Books back good cause

The Red Cross Book Fair, the oldest book fair in the Waikato, turns 20 this year and is still going strong in the e-reader era.

In fact, notes long time co-organiser Philippa Robertson the news recently was all about people’s dwindling fascination with Kindles.

Regardless of the debate over how we read the Red Cross Book Fair, held annually each August, has only known one trend in its two decades – an ever growing number of readers eager to be matched with recycled books.

This year the happy matchmaking will take place at the Te Rapa Racecourse on August 26 to 28 – from 9am to 6pm on Friday, 10am to 5pm Saturday and 10am to 3pm Sunday. Entry is free.

The Red Cross Book Fair is on at Te Rapa Racecourse from August 26-28
The Red Cross Book Fair is on at Te Rapa Racecourse from August 26-28

In its earliest years the fair might bring in around $6000 for the good causes of the Red Cross midland region. Now it’s more likely to net around $60,000.

That’s a lot of books (and magazines) mostly sold for anything from less than a dollar to the giddy heights of $5.

It’s also a very well run affair thanks to a dedicated team that include Robertson’s sister, Jenny Beckett, and fellow fair stalwart Lin Ritchie, who have both been with the fair for its entire 20 years. Robertson has done 19 fairs.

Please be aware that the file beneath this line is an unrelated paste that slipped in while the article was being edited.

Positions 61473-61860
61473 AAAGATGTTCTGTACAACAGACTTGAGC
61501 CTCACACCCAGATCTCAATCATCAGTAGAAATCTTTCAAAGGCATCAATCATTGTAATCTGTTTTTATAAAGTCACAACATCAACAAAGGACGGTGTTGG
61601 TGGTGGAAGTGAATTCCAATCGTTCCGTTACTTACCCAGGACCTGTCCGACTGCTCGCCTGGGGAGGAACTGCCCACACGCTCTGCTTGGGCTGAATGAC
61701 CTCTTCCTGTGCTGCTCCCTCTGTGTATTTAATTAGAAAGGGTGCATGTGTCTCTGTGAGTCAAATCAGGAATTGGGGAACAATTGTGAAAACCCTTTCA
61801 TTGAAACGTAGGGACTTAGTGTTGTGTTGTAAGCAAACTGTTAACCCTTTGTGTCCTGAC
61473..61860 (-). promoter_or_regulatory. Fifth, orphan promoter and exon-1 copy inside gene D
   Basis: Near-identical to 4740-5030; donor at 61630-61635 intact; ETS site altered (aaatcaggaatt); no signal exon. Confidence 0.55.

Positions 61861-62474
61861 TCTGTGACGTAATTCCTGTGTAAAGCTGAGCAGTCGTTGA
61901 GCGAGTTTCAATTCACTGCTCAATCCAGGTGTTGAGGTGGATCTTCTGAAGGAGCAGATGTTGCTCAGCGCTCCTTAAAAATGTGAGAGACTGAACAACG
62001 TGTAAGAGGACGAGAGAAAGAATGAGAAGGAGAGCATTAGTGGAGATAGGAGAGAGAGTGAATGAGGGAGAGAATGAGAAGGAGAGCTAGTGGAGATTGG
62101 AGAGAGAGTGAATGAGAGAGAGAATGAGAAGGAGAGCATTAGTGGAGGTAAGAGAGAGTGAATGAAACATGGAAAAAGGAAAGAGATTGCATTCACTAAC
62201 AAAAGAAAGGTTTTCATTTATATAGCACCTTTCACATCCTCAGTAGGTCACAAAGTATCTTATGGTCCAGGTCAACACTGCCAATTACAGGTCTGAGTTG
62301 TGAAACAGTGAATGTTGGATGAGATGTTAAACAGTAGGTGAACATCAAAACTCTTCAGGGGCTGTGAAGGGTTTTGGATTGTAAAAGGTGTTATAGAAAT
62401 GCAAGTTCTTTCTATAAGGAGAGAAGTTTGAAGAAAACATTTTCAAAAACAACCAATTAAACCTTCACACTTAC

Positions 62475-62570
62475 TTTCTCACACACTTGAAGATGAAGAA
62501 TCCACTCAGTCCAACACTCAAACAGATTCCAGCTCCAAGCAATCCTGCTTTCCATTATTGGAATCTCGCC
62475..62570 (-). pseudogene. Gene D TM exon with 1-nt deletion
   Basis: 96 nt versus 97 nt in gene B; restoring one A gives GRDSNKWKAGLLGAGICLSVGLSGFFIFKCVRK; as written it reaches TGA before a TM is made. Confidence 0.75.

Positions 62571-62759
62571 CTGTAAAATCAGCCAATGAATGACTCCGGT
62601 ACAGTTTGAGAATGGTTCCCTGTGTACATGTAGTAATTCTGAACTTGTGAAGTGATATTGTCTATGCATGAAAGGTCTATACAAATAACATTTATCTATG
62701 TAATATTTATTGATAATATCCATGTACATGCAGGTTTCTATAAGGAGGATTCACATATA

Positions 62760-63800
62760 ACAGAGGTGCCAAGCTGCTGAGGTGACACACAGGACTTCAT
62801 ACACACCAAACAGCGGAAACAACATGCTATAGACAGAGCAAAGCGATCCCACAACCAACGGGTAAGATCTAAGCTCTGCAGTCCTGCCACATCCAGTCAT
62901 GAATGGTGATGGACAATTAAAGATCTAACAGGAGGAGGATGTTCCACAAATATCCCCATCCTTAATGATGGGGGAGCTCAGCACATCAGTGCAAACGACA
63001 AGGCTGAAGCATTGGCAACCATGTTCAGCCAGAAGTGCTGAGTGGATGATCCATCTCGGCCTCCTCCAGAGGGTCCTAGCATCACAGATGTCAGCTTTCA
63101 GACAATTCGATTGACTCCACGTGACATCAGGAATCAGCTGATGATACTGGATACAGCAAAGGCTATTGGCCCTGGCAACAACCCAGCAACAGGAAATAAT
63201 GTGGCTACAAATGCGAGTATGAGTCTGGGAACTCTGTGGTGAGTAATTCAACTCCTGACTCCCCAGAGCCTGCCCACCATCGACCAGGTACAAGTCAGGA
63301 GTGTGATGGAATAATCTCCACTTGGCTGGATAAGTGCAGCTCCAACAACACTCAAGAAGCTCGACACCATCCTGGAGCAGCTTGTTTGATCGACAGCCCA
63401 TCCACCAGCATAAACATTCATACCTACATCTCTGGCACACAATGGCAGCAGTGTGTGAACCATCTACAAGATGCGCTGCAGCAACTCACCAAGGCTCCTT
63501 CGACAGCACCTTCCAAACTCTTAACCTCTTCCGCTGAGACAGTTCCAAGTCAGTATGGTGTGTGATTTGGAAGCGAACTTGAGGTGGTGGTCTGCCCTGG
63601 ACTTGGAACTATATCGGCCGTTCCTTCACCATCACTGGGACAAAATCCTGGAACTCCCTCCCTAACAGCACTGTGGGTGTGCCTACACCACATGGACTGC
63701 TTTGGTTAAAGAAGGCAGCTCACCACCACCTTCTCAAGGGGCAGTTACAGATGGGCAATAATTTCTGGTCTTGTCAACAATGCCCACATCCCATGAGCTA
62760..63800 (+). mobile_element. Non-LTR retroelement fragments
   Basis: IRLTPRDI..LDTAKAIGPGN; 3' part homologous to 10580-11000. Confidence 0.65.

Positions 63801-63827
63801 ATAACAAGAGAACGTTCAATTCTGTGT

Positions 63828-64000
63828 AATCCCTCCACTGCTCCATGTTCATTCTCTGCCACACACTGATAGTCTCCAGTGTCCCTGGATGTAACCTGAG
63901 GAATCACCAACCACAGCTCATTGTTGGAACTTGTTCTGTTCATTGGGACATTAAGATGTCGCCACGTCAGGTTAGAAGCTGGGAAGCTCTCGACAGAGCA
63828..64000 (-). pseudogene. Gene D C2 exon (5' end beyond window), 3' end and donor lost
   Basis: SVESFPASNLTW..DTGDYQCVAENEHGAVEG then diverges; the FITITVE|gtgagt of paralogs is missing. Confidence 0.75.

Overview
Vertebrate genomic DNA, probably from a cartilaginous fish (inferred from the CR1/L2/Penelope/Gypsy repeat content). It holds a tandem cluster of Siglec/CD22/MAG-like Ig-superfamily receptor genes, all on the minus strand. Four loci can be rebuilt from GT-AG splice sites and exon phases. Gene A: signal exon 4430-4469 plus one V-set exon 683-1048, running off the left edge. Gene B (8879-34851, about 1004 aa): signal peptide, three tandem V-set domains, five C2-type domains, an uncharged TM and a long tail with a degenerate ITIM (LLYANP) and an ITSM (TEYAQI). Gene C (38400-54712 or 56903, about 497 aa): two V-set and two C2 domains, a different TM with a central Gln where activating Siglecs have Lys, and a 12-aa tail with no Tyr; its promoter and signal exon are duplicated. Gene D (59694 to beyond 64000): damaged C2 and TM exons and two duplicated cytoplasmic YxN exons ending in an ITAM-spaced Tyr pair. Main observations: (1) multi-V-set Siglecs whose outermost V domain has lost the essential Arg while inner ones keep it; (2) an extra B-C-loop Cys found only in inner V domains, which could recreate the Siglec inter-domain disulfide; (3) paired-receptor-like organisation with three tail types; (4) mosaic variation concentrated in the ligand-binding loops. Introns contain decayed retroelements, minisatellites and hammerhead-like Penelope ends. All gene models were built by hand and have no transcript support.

To assist browsers, the books have been sorted into about 20 categories, including the ever popular gardening, business and education categories.

There is a collectables corner where rare and sought after books are carefully corralled for book dealers and collectors.

At the other end of the scale there is a $1 room where all books for adults are $1, magazines are two for $1 and children’s books are 5 for $1.

More upmarket, and also upstairs in the Centennial Lounge, most books are $3 except for bestsellers and those less than a year old, which are $5.

Fiction books are sorted by author name, which makes it easier for people to find their favourite authors, Robertson said.

“This year we have an amazing amount of embroidery books in beautiful condition. They will be popular,” she said.

“Religion used to be one of the most popular sections but now New Zealand non-fiction and war books probably head the list.”

What can be guaranteed is a lot of satisfied readers and another page turned in the 20 year history of the Waikato’s longest running book fair.

Share this page:


Number 8 Network - a community website for the rural areas northeast of Hamilton, NZ, is run by Gordonton journalist/editor Annette Taylor.

Leave a Reply

Your email address will not be published.

%d bloggers like this: